Iowans Clobber Bachmann, Perry on Gay Issues (Again!)
The current GOP presidential hopefuls have not had an easy time during their campaigns when it comes to LGBT issues. A number of Americans have publicly confronted the politicians on their ant-gay views, resulting in some heated debates. Apparently, Hawkeyes aren't having it. The only state outside of the Northeast to have legalized gay marriage is living up to its reputation as socially liberal.
While visiting Iowa this weekend, Rick Perry was once again called out for his stance on repealing the Don't Ask Don't Tell Act. This time he was confronted by a 14-year-old bisexual student.
Rebecka Green, a high school student from Decorah, Iowa, a small city 15 miles south of the Minnesota-Iowa border, asked the Texas Governor to explain why he believes that gays should not openly serve in the military, reported ABC News in a Dec. 18 article.
"I just want to know why you're so opposed to gays serving openly in the military, why you want to deny them that freedom when they're fighting and dying for your right to run for president," Rebecka Green, asked Perry.
"Here's my issue. This is about my faith, and I happen to think, you know, there are a whole host of sins," Perry replied.
"Homosexuality being one of them, and I'm a sinner and so I'm not going to be the first one to throw a stone. I don't agree that openly gays should be serving in the military. 'Don't Ask, Don't Tell' was working and my position is just like I told a guy yesterday, he said, 'How would you feel if one of your children was gay?' I said I'd feel the same way.
"I hate the sin, but I love the sinner, but having them openly serve in the military, I happen to think as a commander-in-chief of some 20,000 plus people in the military is not good public policy, and this president was forced by his base to change that policy and I don't think it was good policy, and I don't think people in the military thought it was good policy."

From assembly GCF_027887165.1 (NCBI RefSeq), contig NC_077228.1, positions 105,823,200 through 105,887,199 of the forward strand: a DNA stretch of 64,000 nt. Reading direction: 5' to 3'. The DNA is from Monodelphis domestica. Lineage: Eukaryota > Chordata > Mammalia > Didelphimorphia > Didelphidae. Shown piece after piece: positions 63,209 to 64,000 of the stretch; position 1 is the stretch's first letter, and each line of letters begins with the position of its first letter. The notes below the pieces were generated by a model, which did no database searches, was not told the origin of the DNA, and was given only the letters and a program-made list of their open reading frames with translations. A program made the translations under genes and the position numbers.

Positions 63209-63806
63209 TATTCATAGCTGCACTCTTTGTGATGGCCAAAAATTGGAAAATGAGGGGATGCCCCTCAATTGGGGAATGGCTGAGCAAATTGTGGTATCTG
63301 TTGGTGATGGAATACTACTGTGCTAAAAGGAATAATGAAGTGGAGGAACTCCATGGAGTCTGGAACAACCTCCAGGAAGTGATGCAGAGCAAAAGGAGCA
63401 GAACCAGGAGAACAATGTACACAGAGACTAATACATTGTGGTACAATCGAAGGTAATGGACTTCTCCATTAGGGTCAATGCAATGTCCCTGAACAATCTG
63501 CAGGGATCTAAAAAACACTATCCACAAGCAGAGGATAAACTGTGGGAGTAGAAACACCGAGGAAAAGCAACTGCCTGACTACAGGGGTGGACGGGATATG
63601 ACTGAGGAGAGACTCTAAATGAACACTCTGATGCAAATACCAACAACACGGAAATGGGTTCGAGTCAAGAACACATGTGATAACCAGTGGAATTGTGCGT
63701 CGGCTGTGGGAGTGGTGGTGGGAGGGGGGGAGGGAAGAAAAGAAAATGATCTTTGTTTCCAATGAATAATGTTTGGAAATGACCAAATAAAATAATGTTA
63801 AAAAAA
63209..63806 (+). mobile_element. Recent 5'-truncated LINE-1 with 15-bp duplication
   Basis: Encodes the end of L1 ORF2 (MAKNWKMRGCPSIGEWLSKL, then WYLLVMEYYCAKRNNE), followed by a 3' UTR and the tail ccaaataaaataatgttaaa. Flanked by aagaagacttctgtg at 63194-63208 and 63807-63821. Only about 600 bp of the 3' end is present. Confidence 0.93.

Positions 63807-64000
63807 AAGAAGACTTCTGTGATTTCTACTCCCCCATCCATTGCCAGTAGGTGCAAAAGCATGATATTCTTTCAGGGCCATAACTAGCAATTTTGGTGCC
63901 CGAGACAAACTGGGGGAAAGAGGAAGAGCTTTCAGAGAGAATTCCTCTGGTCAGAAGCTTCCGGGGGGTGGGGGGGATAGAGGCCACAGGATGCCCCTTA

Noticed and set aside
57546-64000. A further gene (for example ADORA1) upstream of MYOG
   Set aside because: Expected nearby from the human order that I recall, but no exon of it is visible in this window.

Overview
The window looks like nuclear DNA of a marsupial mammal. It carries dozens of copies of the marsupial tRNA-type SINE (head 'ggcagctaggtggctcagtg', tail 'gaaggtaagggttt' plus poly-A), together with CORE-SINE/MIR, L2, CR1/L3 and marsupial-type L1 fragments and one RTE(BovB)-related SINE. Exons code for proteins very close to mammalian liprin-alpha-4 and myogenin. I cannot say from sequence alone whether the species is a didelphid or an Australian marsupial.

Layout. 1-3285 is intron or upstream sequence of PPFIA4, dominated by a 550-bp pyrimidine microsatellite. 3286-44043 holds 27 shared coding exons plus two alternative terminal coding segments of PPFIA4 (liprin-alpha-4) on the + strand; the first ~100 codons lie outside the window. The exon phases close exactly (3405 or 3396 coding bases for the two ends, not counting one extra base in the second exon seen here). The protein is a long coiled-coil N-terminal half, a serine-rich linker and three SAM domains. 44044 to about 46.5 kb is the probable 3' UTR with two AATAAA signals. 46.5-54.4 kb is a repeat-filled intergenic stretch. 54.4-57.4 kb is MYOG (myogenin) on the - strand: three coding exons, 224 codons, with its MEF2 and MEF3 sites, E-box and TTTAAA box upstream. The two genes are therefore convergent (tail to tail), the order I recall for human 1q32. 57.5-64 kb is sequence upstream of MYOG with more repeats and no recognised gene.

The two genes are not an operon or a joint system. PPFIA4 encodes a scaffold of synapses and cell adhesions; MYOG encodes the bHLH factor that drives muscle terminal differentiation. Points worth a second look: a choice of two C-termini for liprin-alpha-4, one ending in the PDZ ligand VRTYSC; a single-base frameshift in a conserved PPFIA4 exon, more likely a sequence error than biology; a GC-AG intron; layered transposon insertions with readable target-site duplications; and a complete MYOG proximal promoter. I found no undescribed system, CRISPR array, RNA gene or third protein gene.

After Perry explained his reasoning, Green told the media that she does not agree with him.
"I'm openly bisexual and I don't want to be told that if I wanted to serve in the military that I couldn't, and I just think that policy is completely ridiculous that he thinks that. I just don't like it," Green said. "Him or nobody should be able to tell somebody who they can or can't love."
The student's father, Todd Green, a Democrat and professor of religion at Luther College, took his daughter's side and called Perry a hypocrite, saying that gay men and women can fight for the freedom for Perry to run for president but would not have the freedom to openly be who they are.
"My daughter Rebecka particularly was very incensed by the ad Gov. Perry ran a week or two ago here in Iowa where he complained about the problem of gays serving openly in the military but Christians not being able to celebrate Christmas openly. He seemed to get that backwards," Rebecka's father said.
Two weeks ago, Perry released a video ad titled "Strong." In the ad, Perry slams gays for serving openly in the military. The video is one of the most "disliked" videos on the website and has resulted in a number of parody videos.
This isn't the first time Perry has been publicly confronted for his anti-gay views. EDGE reported in a Dec. 13 article that when the GOP candidate finished giving a speech in Iowa last week, an audience member yelled out, "Why do you hate gay people so much?" Another heckler screamed, "Why are you demonizing gay and lesbian people?"